Guitar History

When you look at guitar history, you’ll realize how far this ancient instrument has come. There are as many theories about where the instrument actually originated from as there are people with their own theories. The history of the guitar is over 4,000 years long! Knowing the history of the guitar is important for any musician. You should know as much about your instrument as your instrument will learn about you. Knowing this history can also help you choose the right guitar for your playing style. Here is some of the history.

While some people claim that the guitar is a refined version of a lute, this was later revealed to be false. Dr. Michael Kasha revealed that the lute is part of a different line of development. They both share common ancestors but have had no influence on each other’s development. Was the guitar created from inspiration from lap harps instead? It seems unlikely, but let’s look into it.

The first stringed instruments (that archeologists have discovered so far) are bowl harps and tanburs. These bowl harps were created with tortoise shells, silk strings, and a bent stick. You can see these in some museums today. They were used in Sumeria, Babylon, and Egypt before 2,500 CE.

Later, these harps became more intricate and even made of gold with 11 strings. These are tanburs. These likely evolved from bowl harps. They have straightened neck, which allowed the player to press the strings down to allow for more notes to be played. Egyptian paintings show these instruments being used with others in ensembles.

The oldest guitar is about 3,500 years old from Egypt. It was found in the tomb of Har-Mose, who is assumed to have been its owner. This guitar has three strings and a flat neck. The sound box is round and made from cedar wood. Egypt wasn’t the only culture creating guitar-like instruments at that time.

To decode which early instruments were actually linked to the development of the modern guitar, this instrument needs to be clearly defined. We can thank Dr. Kasha for clearly defining that all guitars have a long, fretted neck, a flat soundboard made of wood, a flat back, and incurved sides. Then, we can look at evidence like stone carvings, paintings, and actually ancient artifacts to discern when and where these instruments originated.

That brings us to the oldest known image of a guitar in the form of a stone carving from Alaca Huyuk in Turkey. It depicts a person holding an instrument that matches Dr. Kasha’s description. This image was carbon dated and found to be 3,300 years old. This image could help give us more insight as to where the instrument originated. This is further evidence that the guitar wasn’t inspired by the lute, which has a short neck, rounded back and doesn’t have incurved sides.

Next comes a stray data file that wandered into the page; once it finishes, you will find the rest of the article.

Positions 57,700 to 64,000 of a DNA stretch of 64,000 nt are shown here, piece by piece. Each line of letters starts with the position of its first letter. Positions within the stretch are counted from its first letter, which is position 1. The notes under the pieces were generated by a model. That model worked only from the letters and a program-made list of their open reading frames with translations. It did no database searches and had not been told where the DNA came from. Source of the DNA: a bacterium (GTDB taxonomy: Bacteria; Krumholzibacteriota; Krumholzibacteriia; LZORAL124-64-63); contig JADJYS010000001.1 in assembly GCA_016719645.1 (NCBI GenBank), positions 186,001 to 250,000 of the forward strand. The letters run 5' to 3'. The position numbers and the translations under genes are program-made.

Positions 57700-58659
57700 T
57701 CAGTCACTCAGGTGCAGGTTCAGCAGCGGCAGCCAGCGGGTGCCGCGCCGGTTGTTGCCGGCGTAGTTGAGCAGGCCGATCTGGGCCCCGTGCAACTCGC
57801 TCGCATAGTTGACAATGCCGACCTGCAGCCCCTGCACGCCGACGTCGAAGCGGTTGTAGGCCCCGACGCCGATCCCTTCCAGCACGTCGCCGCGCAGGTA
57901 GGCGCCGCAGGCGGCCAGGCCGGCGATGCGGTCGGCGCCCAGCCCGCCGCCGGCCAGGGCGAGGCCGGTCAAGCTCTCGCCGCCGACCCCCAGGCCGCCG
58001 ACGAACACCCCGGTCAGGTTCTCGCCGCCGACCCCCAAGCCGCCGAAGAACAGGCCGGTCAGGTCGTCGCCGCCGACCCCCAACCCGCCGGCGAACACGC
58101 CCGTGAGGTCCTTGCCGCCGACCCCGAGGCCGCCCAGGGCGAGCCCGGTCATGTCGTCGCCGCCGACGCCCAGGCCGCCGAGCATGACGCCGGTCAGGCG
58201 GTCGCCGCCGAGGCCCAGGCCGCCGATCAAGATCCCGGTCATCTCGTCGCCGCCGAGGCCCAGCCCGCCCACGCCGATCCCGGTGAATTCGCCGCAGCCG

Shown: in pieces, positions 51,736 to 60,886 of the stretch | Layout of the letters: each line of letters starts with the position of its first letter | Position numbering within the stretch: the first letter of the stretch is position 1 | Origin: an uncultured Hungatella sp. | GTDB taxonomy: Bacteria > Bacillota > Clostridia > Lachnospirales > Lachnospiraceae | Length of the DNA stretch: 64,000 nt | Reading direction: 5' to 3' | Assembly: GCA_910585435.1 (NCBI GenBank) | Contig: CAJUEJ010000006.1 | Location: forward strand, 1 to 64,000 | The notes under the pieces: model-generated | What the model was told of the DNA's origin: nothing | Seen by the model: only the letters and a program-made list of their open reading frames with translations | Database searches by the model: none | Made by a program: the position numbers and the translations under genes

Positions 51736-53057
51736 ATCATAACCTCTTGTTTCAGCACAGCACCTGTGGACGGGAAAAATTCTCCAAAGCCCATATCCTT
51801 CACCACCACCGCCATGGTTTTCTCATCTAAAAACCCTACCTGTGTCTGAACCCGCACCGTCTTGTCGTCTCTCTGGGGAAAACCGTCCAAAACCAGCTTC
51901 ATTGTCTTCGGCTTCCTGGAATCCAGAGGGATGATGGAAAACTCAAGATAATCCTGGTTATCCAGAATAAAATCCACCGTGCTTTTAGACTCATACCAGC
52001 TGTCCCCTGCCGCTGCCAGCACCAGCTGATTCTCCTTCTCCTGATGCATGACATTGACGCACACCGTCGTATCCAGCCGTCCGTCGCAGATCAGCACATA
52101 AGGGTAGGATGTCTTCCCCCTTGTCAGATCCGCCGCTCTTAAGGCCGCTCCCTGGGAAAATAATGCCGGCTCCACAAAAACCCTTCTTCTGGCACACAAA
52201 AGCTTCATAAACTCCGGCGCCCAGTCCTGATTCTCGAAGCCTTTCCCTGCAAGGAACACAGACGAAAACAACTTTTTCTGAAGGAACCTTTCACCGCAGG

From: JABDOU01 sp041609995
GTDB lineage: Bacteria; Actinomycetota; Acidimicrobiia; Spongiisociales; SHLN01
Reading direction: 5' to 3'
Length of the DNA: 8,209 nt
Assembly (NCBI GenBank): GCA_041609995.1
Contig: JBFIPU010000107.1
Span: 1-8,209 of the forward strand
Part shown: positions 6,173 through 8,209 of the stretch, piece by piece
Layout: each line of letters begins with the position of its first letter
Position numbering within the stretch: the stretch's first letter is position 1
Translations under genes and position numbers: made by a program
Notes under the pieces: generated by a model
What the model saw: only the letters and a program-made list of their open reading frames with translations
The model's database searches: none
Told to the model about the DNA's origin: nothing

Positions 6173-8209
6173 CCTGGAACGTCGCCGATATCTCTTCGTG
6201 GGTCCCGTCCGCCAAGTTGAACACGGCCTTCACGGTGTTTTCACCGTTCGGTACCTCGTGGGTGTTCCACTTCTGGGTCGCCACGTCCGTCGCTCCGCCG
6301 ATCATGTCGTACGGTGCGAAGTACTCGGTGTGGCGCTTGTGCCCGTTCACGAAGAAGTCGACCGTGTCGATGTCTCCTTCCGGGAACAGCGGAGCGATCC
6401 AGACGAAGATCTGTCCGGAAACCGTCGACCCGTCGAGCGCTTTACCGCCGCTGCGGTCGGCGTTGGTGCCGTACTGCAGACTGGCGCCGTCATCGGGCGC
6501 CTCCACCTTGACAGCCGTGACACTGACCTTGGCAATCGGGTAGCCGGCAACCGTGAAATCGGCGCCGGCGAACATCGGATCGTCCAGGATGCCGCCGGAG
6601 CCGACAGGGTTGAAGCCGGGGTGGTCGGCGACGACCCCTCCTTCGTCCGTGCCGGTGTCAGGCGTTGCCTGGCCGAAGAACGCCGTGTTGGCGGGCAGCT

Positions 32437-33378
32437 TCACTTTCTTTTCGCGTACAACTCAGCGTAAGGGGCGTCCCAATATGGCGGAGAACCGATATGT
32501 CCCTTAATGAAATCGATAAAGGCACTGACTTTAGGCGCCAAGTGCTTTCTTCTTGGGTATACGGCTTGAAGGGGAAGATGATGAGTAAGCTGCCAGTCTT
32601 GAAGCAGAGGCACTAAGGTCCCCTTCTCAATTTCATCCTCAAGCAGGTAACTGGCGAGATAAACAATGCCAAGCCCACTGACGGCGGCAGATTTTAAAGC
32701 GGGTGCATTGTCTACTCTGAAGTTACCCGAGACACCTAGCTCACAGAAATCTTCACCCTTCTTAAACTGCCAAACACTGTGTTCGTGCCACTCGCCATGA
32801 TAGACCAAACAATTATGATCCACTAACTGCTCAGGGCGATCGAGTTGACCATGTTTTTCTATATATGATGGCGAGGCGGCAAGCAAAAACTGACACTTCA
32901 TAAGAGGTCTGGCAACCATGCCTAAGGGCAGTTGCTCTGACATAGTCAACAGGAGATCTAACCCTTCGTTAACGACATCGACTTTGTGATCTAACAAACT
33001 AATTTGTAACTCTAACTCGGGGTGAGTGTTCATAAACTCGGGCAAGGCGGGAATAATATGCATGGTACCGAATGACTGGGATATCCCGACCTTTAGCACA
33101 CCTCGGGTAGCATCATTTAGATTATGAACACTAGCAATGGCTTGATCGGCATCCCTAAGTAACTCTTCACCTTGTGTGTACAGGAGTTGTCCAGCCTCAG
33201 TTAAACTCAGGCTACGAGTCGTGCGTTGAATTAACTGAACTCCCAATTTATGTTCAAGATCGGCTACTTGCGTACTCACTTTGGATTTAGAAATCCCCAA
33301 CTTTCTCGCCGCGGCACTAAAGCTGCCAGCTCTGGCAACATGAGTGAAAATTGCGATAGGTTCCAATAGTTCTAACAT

The word guitar actually comes from ancient Sanskrit. Tar is the Sanskrit word for string. There are many “tar” instruments that have been around for thousands of years. Each of these instruments has a prefix that tells you how many strings that variation has. Dotars have two strings, Sitars have three, and Chatar have four strings.

Later these “tars” would make their way to Europe, where it underwent more transformation and variations. Most variations included guitars with three to five strings. They can be seen depicted in many medieval manuscripts, sculpture, and architecture.

When the beginning of the Renaissance rolled in, a new type of guitar became popular. This guitar had four sets of strings tuned in unison. The frets also began to grow longer. Where they once had 8 frets, they now had between 10 and twelve. In Italy, during the 16th century, people started using five-string guitars and settled on the same basic tuning we use today.

Italians continued as the driving force in the refinement of the instruments. In the 17th century, they introduced the six string guitar. By the beginning of the nineteenth century is when guitars really took the modern shape we recognize today. Spanish musicians honed the very first classical guitars, which became the standard. When steel strings were introduced, you would probably not be able to tell the difference between vintage and modern models while choosing an acoustic guitar. These allowed the guitars to make more noise and fueled the creative fire that allowed musicians to create new types of music.